Re: i18n-ISSUE-2 (r12a): Why not using xml:lang? [WOFF]

Hello Richard,

I haven't studied things in great detail (and I'm not a lawyer!), but I 
tend to disagree with you.

On 2010/12/10 23:10, Richard Ishida wrote:
> Having given this some more thought, I suspect that the lang attribute in the WOFF spec may not actually be equivalent to the xml:lang attribute.  The xml:lang attribute really says "this is the language of the text in this element".  The woff lang attribute may be saying that by default in many cases, but is actually saying "this is the element to use for a given user". These things could be very different if, say, you had to use slightly different licensing text for Hungarian users but you didn't have a means to translate your license text into Hungarian. [1]

Well, hypothetically, such a case may indeed exist. But my guess is that 
a) it's a bad (essentially unworkable) idea for *Web* fonts to have 
different licenses for different countries,... and b) tweaking a license 
usually involves lawyers. While translation is expensive, lawyers can 
easily be much more expensive.

In many cases, it may also be easier to express things that apply to 
Hungary in Hungarian, first because you can then use the Hungarian legal 
terms rather than some translation with potentially unclear legal 
meaning. Also, you can make a better claim that your target audience was 
actually able to read and understand the license.

> In that case, I think it would be better to rename this attribute.  Perhaps locale would be a better name.  (The values would remain the same.)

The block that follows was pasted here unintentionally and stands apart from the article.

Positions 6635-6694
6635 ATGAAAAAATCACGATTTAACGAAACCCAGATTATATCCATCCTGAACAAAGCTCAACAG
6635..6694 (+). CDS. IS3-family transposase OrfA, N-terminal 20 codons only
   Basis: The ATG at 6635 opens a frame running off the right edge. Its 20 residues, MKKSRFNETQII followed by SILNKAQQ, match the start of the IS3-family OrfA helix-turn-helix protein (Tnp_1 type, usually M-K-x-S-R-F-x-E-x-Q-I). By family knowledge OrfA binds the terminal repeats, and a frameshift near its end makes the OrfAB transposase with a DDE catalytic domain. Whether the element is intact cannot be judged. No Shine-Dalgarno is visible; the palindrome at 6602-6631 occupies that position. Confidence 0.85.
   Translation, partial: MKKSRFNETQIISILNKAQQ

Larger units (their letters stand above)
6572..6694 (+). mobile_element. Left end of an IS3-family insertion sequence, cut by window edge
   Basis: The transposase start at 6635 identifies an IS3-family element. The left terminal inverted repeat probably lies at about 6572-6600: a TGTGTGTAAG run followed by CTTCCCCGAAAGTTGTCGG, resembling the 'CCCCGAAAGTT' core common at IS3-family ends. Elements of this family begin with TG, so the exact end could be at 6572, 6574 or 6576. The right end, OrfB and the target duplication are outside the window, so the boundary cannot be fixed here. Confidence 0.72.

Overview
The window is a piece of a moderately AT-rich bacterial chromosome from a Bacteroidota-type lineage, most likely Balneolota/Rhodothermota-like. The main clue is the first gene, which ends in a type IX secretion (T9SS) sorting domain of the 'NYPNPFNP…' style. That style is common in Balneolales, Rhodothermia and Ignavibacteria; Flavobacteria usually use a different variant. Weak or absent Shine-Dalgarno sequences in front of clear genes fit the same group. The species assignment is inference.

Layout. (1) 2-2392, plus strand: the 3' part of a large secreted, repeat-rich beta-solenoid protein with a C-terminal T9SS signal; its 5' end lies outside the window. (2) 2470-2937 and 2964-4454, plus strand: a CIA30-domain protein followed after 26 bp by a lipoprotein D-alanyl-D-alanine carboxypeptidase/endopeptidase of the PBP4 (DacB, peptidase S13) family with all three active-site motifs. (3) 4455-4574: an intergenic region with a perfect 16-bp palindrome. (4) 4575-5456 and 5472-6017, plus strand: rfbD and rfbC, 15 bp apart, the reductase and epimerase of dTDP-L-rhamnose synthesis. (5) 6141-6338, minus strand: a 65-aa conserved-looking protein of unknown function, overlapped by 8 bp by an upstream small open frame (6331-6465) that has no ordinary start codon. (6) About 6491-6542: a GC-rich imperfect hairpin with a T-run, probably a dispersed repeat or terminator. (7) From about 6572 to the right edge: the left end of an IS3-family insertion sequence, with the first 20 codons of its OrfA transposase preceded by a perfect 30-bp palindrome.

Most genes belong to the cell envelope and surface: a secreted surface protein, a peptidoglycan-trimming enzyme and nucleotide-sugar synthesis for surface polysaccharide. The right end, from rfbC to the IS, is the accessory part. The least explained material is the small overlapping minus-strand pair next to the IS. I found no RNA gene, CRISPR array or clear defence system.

I don't think that locale would fly, because it usually implies a 
combination of language, script, location, and so on, and because the 
location isn't the legally binding location, but the location associated 
with a certain language variant.

So what you would need is something like "legally-applicable-region", in 
most cases just a country code. You might then have subelements for 
various languages, where you could go back to use xml:lang, and would 
address cases such as providing German, French, and Italian text for the 
license applicable to Switzerland, and labeling your "English for 
Hungary" as English.

However, once we would get that far, we would realize that this is the 
start of a structured (rather than textual) license description. As far 
as I understood previous discusssions, the WG didn't want to go in this 
direction. That would bring us back to use xml:lang, to label English 
license text as English and Hungarian text as Hungarian, and (if really 
necessary) to clarify in the text itself what specific provisions of the 
licence may be different for different places around the earth.

Regards,   Martin.

> NB: We then have an additional discussion about whether xml:lang ought to be supported by the schema (even though it is an attribute defined by the XML spec, it still needs to be defined in the schema when used).  xml:lang would be used by things like spell-checkers, voice browsers, etc that need to understand the language of the text they are processing.
> RI
> [1] For more on this kind of distinction, see xml:lang in XML document schemas.
> ============
> Richard Ishida
> Internationalization Lead
> W3C (World Wide Web Consortium)

#-# Martin J. Dürst, Professor, Aoyama Gakuin University

Received on Sunday, 12 December 2010 09:22:19 UTC